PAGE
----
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Zach Freeman, alum of the MPCS, now teaches Databases at the University of Chicago’s Masters Program in Computer Science. Here, Zach describes his teaching philosophy and explains why he thinks it’s vital that students ask questions, shares his version of a great day in the MPCS, and thinks back upon one of his favorite memories as a student.
How did you get your start in computer science?
My very first CS-related job was working at a help desk, which I did while earning my undergraduate degree in theater at the University of Texas. After I graduated I got a 6-month contract for a show at a local theater which was huge. But when I saw the pay, I realized I needed another job.
The university had a slightly unorthodox method of hiring programmers: applicants who did not have CS degrees would take an aptitude test and then go through a series of interviews. It was essentially a CS degree at breakneck speed: All you did each day was learn programming languages and solve various problems while being continuously interviewed and tested. After the six months were over, I interviewed and got hired as a junior programmer by the Business School.
What does a great day at the MPCS look like for you?
I love when I can feel that the class is so engaged in the material that the lecture becomes more of a discussion as students’ questions build on each other.
What do you enjoy most about teaching computer science?
I love seeing students realize that they understand a concept and that understanding that concept means that they are able to accomplish something that they couldn’t before. They’re able to see the real world value of what they just learned (both in their own personal projects and in the job market).
Why the MPCS?
I love the mix of theory and real world application. I think theory is not that useful without real world application. Providing a helpful amount of theory gives students some background and framework for why they’re learning what they’re learning, why things work the way they do, and how they can improve and take their own work to the next level.
Describe your teaching philosophy.
I think it’s very important that my students feel comfortable asking questions, even if it means they have to tell me they disagree with something I said.
I always stress two things:
1. If they don’t understand a concept I just explained, stop me and ask a clarifying question. There are going to be several other people in class who don’t understand it either and will be glad you asked the question.
2. If you think I’m wrong, let me know. I’d much rather find out that I misspoke in the moment (or clarify a confusing point) than have students confused. I teach relational Databases and there are some instances where different Databases may have different setups that cause some specific scenarios to have different reactions. I love getting into those finer points (and often discover new things myself when those questions get raised).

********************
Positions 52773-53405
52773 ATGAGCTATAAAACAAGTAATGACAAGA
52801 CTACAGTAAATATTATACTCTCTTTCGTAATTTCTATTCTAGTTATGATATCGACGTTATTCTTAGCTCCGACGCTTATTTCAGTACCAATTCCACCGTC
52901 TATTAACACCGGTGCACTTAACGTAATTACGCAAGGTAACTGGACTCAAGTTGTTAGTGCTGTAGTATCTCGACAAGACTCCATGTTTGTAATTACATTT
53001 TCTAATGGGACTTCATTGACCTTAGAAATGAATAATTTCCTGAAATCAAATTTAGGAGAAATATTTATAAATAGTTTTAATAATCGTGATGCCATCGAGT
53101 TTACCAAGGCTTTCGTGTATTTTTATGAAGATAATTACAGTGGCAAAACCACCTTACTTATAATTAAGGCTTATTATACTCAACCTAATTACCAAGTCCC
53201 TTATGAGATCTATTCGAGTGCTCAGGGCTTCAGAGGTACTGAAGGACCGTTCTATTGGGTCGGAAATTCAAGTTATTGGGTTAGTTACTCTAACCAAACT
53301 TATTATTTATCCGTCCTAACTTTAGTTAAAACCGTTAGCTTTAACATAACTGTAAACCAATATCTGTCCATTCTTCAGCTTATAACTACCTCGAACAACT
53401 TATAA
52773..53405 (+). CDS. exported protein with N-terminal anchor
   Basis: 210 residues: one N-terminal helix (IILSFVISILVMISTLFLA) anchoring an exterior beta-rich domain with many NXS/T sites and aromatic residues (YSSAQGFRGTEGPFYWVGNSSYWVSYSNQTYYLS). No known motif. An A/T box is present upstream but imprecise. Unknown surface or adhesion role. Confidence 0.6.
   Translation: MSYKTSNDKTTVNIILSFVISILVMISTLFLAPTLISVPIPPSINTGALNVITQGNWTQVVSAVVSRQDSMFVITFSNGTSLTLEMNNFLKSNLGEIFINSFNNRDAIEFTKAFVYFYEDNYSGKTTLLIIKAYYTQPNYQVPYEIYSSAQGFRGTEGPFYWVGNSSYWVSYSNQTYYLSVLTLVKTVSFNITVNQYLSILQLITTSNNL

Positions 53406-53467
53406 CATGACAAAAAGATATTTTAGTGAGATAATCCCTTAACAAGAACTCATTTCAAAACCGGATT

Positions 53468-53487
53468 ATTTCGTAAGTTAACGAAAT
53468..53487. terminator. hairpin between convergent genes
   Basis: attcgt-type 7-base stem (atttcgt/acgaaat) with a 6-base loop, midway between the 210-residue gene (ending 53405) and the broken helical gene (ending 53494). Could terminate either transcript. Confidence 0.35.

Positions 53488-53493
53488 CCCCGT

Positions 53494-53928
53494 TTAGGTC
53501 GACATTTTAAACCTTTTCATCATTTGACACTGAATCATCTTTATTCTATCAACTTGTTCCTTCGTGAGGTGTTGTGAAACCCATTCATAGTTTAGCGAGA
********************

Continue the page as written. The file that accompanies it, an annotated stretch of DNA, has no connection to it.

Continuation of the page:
What is your favorite concept or topic to teach? Why?
I love teaching about stored procedures. It is in that assignment where I feel like students really get to apply all they’ve learned up to that point and also recognize the power of SQL (outside of creating databases and storing/manipulating data).
If there were just three bits of knowledge you would like each student to walk away with, what would they be?
1. If you have an error in your code it is ALWAYS your fault. The computer is never wrong.
2. Even if you don’t end up in a job working with databases directly you should know how they work - EVERYTHING uses a database.
3. Stack Overflow (and other forums) are your friend. Look there for answers before asking colleagues (or instructors).
What about the future of the computer science industry most excites you?
That it is only expanding. That computer science will touch every industry in some way.
What is a piece of advice you’d give someone considering applying to UChicago’s Masters Program in Computer Science?
Be ready to dedicate a lot of time to your studies and your homework - this program is fun but it’s also a lot of work!
And since you are also an alum, please tell us: What is your favorite memory from your time spent as an MPCS student?
Taking Discrete Mathematics with Gerry Brady - who is a brilliant person and a great instructor - and realizing how much work the program would be. I was a programmer for several years before entering the program but as someone with an undergraduate degree in theater I was blown away by the amount of effort I needed to put in to do well in that first class. That experience really got me excited for the rest of the program.